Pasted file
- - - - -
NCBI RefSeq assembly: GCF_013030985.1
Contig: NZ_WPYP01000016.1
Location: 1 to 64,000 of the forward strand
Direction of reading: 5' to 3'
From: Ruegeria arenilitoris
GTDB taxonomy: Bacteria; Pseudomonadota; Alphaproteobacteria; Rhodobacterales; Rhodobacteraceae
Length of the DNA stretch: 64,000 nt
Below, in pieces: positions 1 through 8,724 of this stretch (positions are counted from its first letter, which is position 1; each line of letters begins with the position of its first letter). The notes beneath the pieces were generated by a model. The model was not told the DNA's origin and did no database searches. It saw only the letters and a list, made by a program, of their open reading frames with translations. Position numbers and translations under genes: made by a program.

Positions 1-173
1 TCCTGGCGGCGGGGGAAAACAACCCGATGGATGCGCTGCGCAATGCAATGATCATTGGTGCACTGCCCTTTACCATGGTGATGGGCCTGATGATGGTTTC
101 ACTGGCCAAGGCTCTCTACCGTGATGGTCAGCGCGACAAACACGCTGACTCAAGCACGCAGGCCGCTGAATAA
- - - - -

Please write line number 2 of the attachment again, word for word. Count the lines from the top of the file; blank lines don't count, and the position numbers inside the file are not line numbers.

Contig: NZ_WPYP01000016.1